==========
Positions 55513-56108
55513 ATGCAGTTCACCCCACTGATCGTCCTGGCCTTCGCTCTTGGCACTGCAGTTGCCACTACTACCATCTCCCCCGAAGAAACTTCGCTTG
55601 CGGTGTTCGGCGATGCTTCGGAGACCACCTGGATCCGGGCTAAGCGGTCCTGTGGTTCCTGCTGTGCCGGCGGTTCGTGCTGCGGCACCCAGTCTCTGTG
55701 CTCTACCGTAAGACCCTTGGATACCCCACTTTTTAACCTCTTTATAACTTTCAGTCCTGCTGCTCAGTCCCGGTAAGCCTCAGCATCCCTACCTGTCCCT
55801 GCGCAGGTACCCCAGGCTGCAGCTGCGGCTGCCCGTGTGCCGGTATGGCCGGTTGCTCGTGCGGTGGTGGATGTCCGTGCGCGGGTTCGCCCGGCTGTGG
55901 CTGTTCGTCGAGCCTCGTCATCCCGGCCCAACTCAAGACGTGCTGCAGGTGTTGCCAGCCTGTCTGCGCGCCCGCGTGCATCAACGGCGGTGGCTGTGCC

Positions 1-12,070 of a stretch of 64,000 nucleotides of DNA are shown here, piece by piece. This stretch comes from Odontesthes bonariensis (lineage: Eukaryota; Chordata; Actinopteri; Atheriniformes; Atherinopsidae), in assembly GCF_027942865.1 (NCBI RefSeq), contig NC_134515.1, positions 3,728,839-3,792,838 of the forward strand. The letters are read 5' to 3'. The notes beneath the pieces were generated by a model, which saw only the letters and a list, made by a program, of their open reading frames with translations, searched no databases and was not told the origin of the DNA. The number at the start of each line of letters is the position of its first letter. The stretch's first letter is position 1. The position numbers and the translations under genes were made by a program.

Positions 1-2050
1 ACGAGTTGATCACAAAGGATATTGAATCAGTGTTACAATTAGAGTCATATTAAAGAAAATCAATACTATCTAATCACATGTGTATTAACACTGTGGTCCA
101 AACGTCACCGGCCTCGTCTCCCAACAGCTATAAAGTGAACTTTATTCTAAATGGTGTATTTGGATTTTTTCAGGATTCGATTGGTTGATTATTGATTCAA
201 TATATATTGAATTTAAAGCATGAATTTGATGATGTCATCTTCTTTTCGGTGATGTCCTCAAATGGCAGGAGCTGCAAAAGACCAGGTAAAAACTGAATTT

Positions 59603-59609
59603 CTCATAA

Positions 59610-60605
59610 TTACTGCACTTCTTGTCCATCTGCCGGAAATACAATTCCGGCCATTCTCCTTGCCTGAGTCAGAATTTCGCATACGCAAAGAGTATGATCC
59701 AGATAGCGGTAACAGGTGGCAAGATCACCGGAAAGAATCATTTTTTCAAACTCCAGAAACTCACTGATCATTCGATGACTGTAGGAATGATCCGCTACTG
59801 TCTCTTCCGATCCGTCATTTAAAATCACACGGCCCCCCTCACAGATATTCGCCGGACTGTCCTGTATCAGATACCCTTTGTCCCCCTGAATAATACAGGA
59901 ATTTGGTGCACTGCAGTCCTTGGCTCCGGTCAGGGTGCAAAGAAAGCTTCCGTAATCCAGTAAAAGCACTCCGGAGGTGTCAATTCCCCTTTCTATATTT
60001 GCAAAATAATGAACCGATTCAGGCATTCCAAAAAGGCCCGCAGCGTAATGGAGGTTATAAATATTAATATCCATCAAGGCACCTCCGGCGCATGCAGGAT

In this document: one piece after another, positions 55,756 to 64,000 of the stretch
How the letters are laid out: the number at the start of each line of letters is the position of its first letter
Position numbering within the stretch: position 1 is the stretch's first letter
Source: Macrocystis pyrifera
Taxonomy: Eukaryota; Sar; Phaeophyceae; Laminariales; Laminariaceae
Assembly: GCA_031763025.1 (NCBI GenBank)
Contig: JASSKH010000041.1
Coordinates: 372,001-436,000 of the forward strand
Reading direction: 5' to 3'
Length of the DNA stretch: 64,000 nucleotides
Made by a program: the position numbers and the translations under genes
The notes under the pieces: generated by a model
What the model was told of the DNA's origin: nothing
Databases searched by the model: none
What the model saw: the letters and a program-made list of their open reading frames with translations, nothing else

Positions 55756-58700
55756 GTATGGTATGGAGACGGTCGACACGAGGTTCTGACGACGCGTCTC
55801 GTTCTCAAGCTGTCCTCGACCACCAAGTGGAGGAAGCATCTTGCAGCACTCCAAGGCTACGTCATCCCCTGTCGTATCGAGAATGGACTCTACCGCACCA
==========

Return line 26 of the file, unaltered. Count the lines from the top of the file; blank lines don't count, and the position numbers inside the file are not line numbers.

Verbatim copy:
Contig: JASSKH010000041.1